Tanzania, Africa travel journal – day 6

I am getting closer to this timezone. I woke up at 5:30am. I used that time to charge some more of my electronics, backup my photos and work on a video edition of the podcast (Las Vegas).
We ate breakfast again at the hotel. The porridge made from sorghum was very good, they told us to add sugar but it was plenty sweet with a flavor similar to cream of wheat. Breakfast also included a choice of eggs
(spanish omelet), breads, tea (or coffee and cocoa) and fruit.
We packed up and left at 8:30 for Terengere national park. Terengere is known for its elephants and we saw about a dozen but not as many as we might have seen on the right day. The park was covered with zebra herds in amazing numbers. We also saw water buck, dik dik, wildebeest, mongoose, giraffe, moneys, warthogs, and numerous birds like horn bills and ground horn bills. We ate lunch at the lodge in the park which had a stunning view overlooking the river.

We did not see any leopards although we did see an elk killed by a leopard hanging in a tree. We saw ostriches in the distance while eating lunch. The food was also very good, but sitting on a warm day with a mild breeze and a beautiful view was a highlight.

We stopped on the way back to Arusha at a couple of additional places to shop for crafts as well as at the bank.
For dinner we went to Via Via at the Natural History Museum which is a restaurant owned by a Belgian ex-pat. It was a quick walk from the hotel. I was able to guess the nationality of the proprietor from these clues:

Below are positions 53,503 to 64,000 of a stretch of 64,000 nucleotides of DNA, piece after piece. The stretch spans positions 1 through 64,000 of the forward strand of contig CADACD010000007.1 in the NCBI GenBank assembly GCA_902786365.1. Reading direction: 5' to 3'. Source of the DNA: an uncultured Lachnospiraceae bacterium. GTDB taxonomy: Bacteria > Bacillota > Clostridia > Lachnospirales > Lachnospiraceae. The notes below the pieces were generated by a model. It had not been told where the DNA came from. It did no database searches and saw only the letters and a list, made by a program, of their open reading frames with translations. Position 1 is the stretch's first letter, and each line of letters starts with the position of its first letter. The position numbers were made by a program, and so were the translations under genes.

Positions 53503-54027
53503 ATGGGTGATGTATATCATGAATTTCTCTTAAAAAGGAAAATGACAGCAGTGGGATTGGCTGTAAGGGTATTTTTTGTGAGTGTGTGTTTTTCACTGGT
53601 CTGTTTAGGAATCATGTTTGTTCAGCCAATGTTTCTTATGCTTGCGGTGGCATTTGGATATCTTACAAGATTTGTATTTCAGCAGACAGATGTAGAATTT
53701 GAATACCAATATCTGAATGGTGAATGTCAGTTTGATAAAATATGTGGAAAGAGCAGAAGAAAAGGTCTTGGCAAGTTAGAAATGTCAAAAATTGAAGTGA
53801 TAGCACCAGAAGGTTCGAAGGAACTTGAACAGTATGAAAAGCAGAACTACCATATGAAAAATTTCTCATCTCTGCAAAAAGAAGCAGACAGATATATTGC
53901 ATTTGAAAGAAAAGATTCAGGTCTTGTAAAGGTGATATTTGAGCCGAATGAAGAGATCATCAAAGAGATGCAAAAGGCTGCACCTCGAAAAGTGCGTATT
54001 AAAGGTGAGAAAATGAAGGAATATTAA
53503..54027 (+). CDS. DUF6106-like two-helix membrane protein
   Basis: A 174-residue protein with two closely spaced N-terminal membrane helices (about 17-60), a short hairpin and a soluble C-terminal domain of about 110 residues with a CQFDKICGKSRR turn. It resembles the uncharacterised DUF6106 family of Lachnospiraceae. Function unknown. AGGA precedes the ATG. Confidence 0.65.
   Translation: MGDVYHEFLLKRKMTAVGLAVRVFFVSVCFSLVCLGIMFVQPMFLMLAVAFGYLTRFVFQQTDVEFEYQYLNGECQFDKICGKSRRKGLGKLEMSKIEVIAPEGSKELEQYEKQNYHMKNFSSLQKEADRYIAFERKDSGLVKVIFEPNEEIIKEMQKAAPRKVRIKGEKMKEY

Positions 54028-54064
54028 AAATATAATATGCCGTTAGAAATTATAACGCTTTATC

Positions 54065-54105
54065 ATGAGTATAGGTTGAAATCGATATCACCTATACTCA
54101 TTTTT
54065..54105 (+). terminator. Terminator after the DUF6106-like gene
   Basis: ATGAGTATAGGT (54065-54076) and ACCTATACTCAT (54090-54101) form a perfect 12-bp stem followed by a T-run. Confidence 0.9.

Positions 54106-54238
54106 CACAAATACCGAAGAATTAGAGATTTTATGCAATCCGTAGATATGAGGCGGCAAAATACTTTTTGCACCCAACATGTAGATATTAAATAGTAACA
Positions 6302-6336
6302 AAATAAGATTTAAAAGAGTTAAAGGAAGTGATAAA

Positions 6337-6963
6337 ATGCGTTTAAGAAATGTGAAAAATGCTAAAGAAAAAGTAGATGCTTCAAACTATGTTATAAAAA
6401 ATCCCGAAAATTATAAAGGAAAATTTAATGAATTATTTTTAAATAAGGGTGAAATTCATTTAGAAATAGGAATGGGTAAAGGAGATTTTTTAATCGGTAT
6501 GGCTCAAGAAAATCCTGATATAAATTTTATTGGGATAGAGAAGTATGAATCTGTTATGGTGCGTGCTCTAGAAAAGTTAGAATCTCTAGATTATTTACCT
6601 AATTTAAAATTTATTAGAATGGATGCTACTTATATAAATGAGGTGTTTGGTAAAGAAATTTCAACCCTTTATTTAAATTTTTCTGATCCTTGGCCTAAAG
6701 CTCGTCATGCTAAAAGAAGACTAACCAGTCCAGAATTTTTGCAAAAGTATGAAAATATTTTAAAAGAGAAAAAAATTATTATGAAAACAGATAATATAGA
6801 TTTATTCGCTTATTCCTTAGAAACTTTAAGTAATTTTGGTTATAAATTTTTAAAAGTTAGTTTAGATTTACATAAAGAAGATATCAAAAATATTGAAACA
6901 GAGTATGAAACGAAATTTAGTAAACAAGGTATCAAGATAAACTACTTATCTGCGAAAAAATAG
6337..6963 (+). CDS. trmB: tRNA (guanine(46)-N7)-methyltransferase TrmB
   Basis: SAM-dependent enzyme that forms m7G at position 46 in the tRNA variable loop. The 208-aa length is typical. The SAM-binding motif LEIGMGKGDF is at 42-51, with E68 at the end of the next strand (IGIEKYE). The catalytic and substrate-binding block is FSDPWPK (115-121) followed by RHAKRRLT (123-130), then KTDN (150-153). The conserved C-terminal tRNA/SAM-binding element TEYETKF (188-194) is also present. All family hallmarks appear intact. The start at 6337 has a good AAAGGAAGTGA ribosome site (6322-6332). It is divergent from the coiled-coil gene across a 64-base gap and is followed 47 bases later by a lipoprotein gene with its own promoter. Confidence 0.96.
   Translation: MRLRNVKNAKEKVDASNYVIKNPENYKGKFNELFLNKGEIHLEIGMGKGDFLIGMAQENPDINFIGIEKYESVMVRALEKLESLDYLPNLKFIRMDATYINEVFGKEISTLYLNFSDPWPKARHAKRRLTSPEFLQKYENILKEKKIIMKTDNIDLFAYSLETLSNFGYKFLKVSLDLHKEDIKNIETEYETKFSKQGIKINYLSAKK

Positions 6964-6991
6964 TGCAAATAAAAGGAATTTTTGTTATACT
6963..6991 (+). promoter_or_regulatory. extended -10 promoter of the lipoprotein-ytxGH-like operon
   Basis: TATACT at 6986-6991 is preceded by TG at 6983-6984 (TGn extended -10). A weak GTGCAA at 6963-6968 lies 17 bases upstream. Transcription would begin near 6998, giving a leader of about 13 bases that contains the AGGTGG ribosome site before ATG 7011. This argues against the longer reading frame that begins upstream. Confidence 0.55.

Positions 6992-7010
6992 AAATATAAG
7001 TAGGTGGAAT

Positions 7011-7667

they served Croque Monsieur sandwiches the fries (chips) came with mayo but not ketchup, and they served Flemish beef stew.
Some of us tried the local staple ugali which is made from corn. It has a taste a little like cream of wheat except with less flavor. The chocolate cake for dessert was more popular (although some would have preferred it if it would have had frosting), but the dessert crepes were even better. After dinner we worked to put together the school bags for the kids at Moshi. I helped start the project but then some of us took off to catch up on our email and various other internet tasks. I was on for 2 hours including a call home for me and for Pastor Rick. We used the connection across the street at the New Arusha Hotel. It was cheap ($1 an hour) and they had 7 computers, but it was slow and was dropping one packet in 10 so my email did not finish downloading in 2 hours.

Author: chris2x

One man's view of life in Silicon Valley from Chris Christensen - a podcaster, blogger, programmer, entrepreneur

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